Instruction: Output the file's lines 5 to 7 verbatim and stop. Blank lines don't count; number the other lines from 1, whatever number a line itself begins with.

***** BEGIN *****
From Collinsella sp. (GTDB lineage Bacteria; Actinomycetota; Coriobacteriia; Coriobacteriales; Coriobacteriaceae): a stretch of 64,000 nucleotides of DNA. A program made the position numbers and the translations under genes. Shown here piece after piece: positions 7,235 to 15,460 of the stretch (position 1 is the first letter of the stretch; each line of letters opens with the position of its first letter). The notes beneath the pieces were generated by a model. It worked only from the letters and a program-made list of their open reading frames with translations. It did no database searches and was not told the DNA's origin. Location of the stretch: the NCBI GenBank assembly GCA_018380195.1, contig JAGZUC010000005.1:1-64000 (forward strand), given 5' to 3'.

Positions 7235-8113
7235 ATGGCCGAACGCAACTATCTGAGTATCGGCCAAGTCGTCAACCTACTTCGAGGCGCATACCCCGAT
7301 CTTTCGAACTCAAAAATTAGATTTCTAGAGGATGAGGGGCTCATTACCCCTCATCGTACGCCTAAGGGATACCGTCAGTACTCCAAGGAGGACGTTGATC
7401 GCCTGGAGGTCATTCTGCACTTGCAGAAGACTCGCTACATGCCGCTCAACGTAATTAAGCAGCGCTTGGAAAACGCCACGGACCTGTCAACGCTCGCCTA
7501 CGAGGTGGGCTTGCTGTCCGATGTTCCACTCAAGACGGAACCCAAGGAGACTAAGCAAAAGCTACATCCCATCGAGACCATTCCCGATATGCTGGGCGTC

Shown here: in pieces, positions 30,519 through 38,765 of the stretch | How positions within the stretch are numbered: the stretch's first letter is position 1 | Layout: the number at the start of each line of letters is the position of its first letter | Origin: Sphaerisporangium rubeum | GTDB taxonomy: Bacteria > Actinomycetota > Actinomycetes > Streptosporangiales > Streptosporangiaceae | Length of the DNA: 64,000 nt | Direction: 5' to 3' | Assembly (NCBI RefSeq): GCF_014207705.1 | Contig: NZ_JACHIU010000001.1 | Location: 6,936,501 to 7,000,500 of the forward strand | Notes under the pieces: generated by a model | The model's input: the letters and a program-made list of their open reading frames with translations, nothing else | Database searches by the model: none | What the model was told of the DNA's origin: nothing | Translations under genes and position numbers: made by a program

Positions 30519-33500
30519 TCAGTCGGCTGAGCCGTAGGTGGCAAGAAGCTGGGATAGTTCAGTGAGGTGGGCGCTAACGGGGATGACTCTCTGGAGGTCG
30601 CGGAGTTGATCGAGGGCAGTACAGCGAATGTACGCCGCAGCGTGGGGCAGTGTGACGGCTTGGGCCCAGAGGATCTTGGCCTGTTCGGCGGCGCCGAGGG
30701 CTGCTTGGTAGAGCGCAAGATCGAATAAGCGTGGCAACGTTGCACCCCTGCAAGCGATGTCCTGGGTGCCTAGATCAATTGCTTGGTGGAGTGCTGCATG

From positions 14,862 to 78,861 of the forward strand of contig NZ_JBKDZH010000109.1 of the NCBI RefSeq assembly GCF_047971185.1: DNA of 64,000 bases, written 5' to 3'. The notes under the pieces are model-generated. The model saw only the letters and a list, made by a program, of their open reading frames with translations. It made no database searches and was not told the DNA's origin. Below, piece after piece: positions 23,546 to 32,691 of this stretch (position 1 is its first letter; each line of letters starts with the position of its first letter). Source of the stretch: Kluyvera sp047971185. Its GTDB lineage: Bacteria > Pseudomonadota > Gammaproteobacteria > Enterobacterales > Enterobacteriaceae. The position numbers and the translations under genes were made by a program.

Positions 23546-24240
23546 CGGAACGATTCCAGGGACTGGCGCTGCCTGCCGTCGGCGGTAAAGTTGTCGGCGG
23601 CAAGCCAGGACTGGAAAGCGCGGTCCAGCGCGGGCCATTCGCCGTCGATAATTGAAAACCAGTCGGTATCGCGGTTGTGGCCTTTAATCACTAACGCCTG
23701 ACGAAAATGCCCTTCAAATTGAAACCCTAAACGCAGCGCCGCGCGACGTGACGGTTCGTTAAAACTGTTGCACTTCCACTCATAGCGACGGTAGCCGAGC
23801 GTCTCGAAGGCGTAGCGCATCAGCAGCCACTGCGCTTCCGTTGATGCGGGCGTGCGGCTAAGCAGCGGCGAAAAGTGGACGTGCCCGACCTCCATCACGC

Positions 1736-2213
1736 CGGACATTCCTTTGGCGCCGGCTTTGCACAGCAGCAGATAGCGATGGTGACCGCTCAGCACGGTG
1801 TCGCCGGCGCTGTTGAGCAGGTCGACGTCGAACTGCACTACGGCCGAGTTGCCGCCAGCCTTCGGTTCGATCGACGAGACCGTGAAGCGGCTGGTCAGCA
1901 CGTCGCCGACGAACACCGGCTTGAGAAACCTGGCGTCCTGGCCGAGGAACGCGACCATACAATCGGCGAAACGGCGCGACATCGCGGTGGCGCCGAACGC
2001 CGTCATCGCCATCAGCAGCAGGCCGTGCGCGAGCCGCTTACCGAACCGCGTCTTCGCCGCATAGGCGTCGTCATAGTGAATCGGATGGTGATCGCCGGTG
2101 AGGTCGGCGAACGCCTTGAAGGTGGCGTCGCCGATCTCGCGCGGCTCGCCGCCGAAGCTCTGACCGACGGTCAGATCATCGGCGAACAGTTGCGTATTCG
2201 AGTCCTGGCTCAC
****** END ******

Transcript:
7401 GCCTGGAGGTCATTCTGCACTTGCAGAAGACTCGCTACATGCCGCTCAACGTAATTAAGCAGCGCTTGGAAAACGCCACGGACCTGTCAACGCTCGCCTA
7501 CGAGGTGGGCTTGCTGTCCGATGTTCCACTCAAGACGGAACCCAAGGAGACTAAGCAAAAGCTACATCCCATCGAGACCATTCCCGATATGCTGGGCGTC

Shown here: in pieces, positions 30,519 through 38,765 of the stretch | How positions within the stretch are numbered: the stretch's first letter is position 1 | Layout: the number at the start of each line of letters is the position of its first letter | Origin: Sphaerisporangium rubeum | GTDB taxonomy: Bacteria > Actinomycetota > Actinomycetes > Streptosporangiales > Streptosporangiaceae | Length of the DNA: 64,000 nt | Direction: 5' to 3' | Assembly (NCBI RefSeq): GCF_014207705.1 | Contig: NZ_JACHIU010000001.1 | Location: 6,936,501 to 7,000,500 of the forward strand | Notes under the pieces: generated by a model | The model's input: the letters and a program-made list of their open reading frames with translations, nothing else | Database searches by the model: none | What the model was told of the DNA's origin: nothing | Translations under genes and position numbers: made by a program